Business Objects Partner Summit: Selling Intelligence


Solution providers attending the annual Business Objects Partner Summit here this week are looking for a way to add more intelligence to business intelligence (BI) applications.

Business Objects' focus is on solution selling, rather than just features and functionality, in BI applications. Seemingly a simplistic message, but not something easy to put into practice.

"The market [for BI has changed," says Dave Kellogg, senior vice president of marketing at Business Objects. "For the past five years, we have been ax battlers in the feature/function war."

Solution providers that are adept at selling BI, Kellogg says, and they already know how to develop solutions. They know how to differentiate the products they're aligned with in the marketplace. The challenge, he says, is selling to a businessperson who doesn't know they have a problem we can fix. "They know they have a problem, but they see no way of solving it and put it in the back of their mind."

The VAR's job is to explore the problem and help them realize the solution.

Ultimately, Kellogg says, Business Objects is on a mission to move away from the "fulfillment model" for BI, and move toward where the company and its solution provider partners are out creating a market, talking to end users and showing them why they need BI.

Much of the time, what businesspeople are looking for is a better understanding of their business. Often, Kellogg says, that's why they invest in IT systems. The database industry started out focused on getting information to users. But around the mid-80s, there was a turn to focus on transactions. And in the early '90s, the industry went back and rediscovered its roots--getting information to end users. ERP, he says, did the same thing. "The user thought they were buying insight into their business, but what they got was automation. And that's very, very useful. But by and large those vendors have not developed the analytics side of their business. If you're lucky, you get 10 reports that come with the app. And, I think, for the user, BI is what they wanted. But for the applications vendor, BI's been an afterthought."

The hard part, Kellogg says, is doing the transactions. "This is the great riddle of all this. It's actually very, very hard to build a huge transaction system. But people get all wrapped up around the hard part and they forget what the end user wants."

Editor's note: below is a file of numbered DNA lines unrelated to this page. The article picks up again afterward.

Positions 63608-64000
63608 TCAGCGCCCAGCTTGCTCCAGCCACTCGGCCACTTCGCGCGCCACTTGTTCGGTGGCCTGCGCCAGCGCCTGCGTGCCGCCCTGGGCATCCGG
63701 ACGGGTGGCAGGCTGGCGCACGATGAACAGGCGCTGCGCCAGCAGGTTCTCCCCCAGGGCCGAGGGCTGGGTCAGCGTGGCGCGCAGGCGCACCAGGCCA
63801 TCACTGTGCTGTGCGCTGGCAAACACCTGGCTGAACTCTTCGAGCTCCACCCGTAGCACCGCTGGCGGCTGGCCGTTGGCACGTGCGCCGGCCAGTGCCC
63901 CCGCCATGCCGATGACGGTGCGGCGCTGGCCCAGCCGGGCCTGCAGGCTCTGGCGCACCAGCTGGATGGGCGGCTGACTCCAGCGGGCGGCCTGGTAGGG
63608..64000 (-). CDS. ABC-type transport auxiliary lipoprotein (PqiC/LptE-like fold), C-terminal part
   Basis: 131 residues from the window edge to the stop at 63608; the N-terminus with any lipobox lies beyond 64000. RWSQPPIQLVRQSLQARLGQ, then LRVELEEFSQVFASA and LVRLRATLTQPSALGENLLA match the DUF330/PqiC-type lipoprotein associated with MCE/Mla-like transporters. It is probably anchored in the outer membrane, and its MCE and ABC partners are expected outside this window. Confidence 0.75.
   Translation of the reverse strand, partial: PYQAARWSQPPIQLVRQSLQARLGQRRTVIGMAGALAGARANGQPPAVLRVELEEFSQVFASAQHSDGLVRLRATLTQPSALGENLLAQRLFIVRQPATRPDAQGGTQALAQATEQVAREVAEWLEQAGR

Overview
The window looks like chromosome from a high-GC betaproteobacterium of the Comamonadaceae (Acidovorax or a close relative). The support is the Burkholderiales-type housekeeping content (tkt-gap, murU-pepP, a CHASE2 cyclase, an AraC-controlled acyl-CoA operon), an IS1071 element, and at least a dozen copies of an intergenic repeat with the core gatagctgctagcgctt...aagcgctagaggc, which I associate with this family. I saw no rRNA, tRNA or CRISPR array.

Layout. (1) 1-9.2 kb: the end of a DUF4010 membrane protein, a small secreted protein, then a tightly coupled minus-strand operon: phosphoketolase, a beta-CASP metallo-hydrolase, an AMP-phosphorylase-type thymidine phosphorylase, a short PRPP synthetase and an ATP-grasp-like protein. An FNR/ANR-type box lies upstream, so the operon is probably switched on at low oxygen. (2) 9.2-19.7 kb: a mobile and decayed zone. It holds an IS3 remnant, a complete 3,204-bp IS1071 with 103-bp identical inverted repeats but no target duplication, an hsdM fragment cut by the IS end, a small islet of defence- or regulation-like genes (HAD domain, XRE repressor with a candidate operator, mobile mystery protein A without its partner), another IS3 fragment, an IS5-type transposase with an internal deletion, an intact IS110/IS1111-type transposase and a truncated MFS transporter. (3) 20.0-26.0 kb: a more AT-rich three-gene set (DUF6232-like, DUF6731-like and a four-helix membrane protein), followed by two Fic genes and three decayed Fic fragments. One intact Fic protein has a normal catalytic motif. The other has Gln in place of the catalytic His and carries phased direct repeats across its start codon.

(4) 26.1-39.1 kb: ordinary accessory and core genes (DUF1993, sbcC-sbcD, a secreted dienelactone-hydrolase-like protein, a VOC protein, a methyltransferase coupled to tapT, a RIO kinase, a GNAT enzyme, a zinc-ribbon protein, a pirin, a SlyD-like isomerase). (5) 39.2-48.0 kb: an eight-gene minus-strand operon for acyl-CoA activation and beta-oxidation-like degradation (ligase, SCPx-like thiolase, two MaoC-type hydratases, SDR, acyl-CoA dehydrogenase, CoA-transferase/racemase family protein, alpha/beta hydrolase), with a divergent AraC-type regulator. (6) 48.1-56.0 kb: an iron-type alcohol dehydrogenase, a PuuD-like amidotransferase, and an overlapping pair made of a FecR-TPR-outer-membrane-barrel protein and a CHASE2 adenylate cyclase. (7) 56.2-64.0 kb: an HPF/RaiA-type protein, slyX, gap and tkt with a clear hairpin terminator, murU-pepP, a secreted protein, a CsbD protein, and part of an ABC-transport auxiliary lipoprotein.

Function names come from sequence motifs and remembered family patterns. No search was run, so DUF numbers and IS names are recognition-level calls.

That's the premise behind Business Objects' solution-selling model. Here, in an exclusive interview with VARBusiness, Kellogg offers VARs five tips for success in selling business intelligence solutions:
(1) Find the users with the problem. Find out who's not getting the information they need.
(2) Work with IT. IT is instrumental. "Here's a little bit of trivia," Kellogg says. "One of the reasons one of our symbols is a baton with two hands on it is to represent IT and the users, because it is definitely a partnership between them, and you can't work with just one or the other."
(3) Be sure there's good back-end architecture in place. You need to have a data warehouse architecture that has good, clean data if you want to sell BI.
(4) Try to get control of the different BI coming in through applications.

"We have application provider channels. So do a lot of our competitors," Kellogg says. "And what's happening to the end user organizations is they're ending up with six BI tools just from all their application vendors. Now, if I were the solution provider in there, I would say, 'Don't let all this stuff creep in because it's going to be like gremlins; they're going to be everywhere and it's going to be very hard to manage.' So try to get control of all the BI that's arriving in the organization."
(5) Prove ROI. "And it's actually pretty easy to do for BI," Kellogg adds. "It's pretty hard to prove the ROI of a database or an object request broker or a piece of infrastructure. But with a BI tool, you can do it. We've actually built spreadsheet tools that we give to the solution providers to help them do that. BI is nice in a downturn because everybody whips out a magnifying glass and wants to know where the money's going."